The Legislature and the League of Women Voters squared off Thursday before the Florida Supreme Court over the behind-the-scenes politics that led to the 2012 remapping of legislative districts by Republican lawmakers.
The Legislature argues that the Supreme Court should assert its “sole and exclusive jurisdiction” over redistricting and direct a lower court to dismiss a lawsuit by the League of Women Voters. That lawsuit challenges the validity of the House and Senate maps the Supreme Court blessed last year.
The league and other groups argue that they should be allowed to press ahead with their lawsuit in circuit court in Tallahassee in an effort to prove that lawmakers drew districts with the intent to protect Republicans and incumbent lawmakers, in violation of the 2010 voter-approved “fair districts” amendments to the Florida Constitution.
House Speaker Will Weatherford, R-Wesley Chapel, and Senate President Don Gaetz, R-Niceville, were represented in court by former Supreme Court Justice Raoul Cantero, a Miami lawyer who said that only the state’s highest court can rule on the validity of the once-a-decade remapping of districts, known as reapportionment.
“The Constitution grants exclusive jurisdiction to the Supreme Court,” Cantero said. “We went through this very grueling process for several weeks last year, and that’s it until 2020.”
Miami lawyer Adam Schachter, representing the League of Women Voters, said the two fair district amendments changed the Constitution to prevent the Legislature from engaging in partisan politics in redrawing districts. He said evidence already unearthed in the lower court case, before Leon County Circuit Judge Terry Lewis, suggests the amendments were violated.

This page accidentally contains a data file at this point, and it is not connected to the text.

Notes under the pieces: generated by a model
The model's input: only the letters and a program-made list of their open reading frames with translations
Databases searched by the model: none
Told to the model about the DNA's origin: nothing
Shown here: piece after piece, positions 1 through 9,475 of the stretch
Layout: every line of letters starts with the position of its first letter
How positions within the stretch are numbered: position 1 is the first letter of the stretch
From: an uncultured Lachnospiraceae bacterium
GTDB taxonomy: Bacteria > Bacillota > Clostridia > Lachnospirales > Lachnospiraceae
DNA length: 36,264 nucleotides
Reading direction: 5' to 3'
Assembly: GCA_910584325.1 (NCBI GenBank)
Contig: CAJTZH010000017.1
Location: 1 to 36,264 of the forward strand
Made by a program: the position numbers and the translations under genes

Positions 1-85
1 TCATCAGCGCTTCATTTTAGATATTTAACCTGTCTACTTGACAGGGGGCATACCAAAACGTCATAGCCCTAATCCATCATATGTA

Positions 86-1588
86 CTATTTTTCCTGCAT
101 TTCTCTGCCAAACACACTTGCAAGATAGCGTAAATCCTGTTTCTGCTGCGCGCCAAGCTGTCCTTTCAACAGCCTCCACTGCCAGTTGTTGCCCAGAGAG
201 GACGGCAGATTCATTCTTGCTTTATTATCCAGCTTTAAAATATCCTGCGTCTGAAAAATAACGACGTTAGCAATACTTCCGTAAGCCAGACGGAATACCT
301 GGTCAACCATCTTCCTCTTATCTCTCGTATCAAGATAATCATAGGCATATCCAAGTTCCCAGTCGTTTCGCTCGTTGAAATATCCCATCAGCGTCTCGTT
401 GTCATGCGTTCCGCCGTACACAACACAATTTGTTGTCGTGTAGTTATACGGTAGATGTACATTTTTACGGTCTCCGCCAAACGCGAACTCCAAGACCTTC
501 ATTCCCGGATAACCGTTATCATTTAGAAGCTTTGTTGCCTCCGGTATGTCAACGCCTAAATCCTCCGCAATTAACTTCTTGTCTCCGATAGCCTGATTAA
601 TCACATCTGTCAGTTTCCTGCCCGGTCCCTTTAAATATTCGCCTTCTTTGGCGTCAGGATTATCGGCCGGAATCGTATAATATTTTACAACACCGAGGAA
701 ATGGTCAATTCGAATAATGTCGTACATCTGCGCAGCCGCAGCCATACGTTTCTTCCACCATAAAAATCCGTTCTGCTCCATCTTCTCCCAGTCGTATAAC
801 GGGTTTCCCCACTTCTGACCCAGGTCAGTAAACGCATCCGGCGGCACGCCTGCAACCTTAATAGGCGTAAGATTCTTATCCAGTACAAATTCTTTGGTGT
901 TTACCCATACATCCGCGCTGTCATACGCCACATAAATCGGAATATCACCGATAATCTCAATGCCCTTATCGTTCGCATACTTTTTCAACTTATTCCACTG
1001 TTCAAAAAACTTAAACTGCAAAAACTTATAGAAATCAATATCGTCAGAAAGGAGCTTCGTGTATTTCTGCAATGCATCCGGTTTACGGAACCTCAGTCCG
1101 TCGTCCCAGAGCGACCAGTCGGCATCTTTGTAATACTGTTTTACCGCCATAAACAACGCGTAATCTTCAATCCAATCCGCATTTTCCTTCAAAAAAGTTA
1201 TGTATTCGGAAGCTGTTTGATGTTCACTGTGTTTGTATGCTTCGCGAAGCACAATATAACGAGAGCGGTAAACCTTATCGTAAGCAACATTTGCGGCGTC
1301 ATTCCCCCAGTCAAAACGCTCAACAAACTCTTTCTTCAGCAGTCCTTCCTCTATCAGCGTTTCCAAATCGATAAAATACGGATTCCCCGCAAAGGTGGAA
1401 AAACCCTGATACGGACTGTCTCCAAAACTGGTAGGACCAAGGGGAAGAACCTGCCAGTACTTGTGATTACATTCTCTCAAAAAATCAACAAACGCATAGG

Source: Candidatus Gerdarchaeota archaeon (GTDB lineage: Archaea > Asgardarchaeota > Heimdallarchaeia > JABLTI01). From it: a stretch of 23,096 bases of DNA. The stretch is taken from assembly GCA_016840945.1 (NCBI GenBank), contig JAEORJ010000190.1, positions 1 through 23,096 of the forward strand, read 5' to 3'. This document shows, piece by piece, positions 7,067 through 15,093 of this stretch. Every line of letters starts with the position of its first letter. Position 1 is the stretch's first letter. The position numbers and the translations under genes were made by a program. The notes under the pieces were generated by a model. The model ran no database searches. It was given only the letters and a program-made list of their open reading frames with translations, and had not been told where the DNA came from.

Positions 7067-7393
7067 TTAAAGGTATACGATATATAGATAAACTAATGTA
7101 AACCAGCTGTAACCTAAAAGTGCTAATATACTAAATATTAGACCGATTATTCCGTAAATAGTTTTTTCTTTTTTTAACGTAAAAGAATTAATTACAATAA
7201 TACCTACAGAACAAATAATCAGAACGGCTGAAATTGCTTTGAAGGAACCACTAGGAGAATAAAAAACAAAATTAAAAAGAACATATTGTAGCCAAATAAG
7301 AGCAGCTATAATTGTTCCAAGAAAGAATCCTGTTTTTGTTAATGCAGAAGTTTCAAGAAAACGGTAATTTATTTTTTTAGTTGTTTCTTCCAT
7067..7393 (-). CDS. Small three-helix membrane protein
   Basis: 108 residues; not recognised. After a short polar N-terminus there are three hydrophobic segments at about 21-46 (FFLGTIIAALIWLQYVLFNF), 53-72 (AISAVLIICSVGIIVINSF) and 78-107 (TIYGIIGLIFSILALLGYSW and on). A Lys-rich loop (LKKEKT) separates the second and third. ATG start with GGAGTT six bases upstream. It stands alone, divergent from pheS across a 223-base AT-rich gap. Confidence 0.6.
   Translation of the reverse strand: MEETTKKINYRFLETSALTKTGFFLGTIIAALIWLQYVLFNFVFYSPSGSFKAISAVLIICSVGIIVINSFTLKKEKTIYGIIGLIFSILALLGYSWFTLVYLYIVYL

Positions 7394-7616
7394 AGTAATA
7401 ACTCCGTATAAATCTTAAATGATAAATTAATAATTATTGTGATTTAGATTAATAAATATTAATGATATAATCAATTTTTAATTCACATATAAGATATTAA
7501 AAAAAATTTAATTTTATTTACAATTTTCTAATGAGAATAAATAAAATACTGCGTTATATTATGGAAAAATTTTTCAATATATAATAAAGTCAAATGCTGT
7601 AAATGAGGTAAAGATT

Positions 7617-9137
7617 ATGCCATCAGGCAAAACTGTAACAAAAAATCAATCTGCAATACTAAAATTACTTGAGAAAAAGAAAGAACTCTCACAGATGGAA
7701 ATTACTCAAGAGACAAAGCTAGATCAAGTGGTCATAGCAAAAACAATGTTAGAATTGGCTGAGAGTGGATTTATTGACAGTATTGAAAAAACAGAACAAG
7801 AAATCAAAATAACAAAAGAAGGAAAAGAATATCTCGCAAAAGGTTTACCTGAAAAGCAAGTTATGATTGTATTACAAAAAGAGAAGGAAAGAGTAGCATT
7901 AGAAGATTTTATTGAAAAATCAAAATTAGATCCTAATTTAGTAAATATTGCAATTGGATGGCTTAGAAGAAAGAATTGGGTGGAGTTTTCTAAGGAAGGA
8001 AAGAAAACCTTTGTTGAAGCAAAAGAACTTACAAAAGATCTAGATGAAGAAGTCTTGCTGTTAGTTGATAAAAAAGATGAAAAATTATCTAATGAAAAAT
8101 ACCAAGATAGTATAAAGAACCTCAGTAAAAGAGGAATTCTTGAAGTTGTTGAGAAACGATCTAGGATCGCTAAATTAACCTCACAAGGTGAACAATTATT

For that reason, Schachter argued, the case should be allowed to proceed.
“The Florida voters passed these amendments to change the process, and allowing them access to the courts is the way to effectuate that change,” Schachter told justices, adding that if the circuit court case is dismissed, “we will never know” what really happened.
Internal emails show that Republicans and Democrats privately sought to maximize political advantages in redistricting. Republicans used private email accounts, held brainstorming sessions and set up personal “dropboxes. A Democratic consultant, Brad Wieneke, wrote a 2011 email that said in part: “Goal is to increase the number of safe Democratic seats and the number of competitive seats.”
During nearly an hour of oral arguments Thursday, the most outspoken justice was Charles Canady, a former Republican state legislator and member of Congress, who was openly skeptical of many of Schachter’s arguments and suggested that there has to be a finality to lawsuits challenging redistricting plans.
“We can be litigating these redistricting plans over and over and over again for the next decade,” Canady said.
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